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An Open Letter to the Brotherhood

November 9, 2002

Dear Brothers and Sisters in Christ,

I would like to share with you how I understand the will of God as it relates to our ongoing mission. This is not to say that I think I have the answer. My only hope is to forge an alignment of intention amongst our Brotherhood, not to any particular outcome, but to a consensus of spirit. Since particulars tend to bog us down and cause dissension, appealing to a higher vision might reunite us.

The question of God's will is important right now, because everyone is trying to follow it according to his or her inner guidance. When Father was around, he was the final authority on what could pass as inner guidance, and he had a pretty good batting average. But in his absence, we have to find a way to democratize the opportunities for the unfoldment of the Spirit. This means that there must be room to make mistakes.

I believe that God never forces us into an action that is not of our own choosing. But unless we make a choice, there is nothing for Him to work with.

We say, "Help us!" and He says, "...to do what?"

"To do your will," we reply.

"What are you capable of doing?" He asks.

"What do you mean?"

"I mean, tell me what you are trying to do, and I will tell you how I can help."

"But, we just want to do your will."

"Look, my will is to help you. But, I cannot tell you what to do. You decide what you want to do, and then we'll see what you need."

"What?!"

"My will is hidden in your heart. If you love me, and if you are brave, then I will guide you. But you have to take each step. Look deep within your own heart and ask yourself, 'What do I want to do for my Beloved?' Then do it."

As we are trying to reestablish the Order as it was originally intended to be, we sometimes feel like it is an impossible task. The problem might be in trying to frame our vision too narrowly within the context of an organizational framework rather than one of a personal calling. While organization is important, adaptability is far more important, especially now when everything is changing. Organizations adapt through the initiative of their individual members. Their rebels, if they are lucky enough to succeed, eventually become heroes. Rarely, and probably never, does an organization evolve simply by changing its policy. It always advances as a result of someone operating outside of the paradigm. If we concentrate more on organizational strategies and titles than we do on the Work itself, we will stifle innovation and alienate those who are seeking greater service.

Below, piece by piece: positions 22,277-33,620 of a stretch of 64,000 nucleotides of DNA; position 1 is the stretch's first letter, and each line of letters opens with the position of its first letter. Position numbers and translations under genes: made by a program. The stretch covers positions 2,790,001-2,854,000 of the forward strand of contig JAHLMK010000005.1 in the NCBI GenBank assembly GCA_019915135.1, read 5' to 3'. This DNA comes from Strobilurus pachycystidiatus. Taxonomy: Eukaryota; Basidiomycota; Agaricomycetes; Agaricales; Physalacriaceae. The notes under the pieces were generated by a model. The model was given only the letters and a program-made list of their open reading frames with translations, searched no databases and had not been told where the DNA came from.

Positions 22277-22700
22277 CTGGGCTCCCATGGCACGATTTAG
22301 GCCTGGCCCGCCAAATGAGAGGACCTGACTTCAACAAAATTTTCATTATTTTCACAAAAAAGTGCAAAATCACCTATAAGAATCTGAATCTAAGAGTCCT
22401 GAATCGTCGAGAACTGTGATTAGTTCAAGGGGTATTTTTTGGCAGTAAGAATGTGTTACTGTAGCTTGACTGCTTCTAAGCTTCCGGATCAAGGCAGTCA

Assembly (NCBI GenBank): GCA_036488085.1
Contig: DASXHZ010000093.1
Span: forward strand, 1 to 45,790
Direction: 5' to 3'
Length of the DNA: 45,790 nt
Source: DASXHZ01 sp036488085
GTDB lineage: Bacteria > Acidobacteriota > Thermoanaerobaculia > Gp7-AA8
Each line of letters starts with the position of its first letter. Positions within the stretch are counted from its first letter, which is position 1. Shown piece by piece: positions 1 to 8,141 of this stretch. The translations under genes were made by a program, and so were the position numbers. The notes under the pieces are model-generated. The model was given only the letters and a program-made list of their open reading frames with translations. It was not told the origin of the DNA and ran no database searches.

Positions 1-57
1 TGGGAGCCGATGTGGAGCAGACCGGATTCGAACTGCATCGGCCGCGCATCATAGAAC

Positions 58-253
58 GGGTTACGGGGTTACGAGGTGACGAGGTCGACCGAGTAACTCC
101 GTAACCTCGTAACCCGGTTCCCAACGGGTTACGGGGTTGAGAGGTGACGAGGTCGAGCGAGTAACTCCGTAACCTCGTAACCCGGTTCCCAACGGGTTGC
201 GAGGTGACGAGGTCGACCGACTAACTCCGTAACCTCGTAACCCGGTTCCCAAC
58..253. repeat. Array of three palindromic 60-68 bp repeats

Now that we are on our own, our situation is a little like that of the paratroopers in France on D-Day. Everyone was spread out, pretty much lost, deep inside enemy territory, and without a normal chain of command. Each soldier had to rely on his own resources and support each other the best they could. I think that that is what we must do now, not to let go of the reins, but to find ways to support each other, and still allow room for error.

A tightly knit group, like the paratroopers in WWII, had to back each other up, even if it meant personal sacrifice. And while there was a strict protocol for their military actions, their success was due in large part to their ability to adapt and to innovate. Father Paul was great at adaptability and innovation. He was open to the Master's guidance, and he always said that he did just what he was told to do. But if we were to ask Jesus, I'm sure that he would say that he relied just as much on Earl Blighton as Earl Blighton relied on Jesus. It was Father's personality and skills as much as it was his willingness to serve God that made him valuable to Jesus Christ. So it is with each of us. As Meister Eckhart said, "God needs me."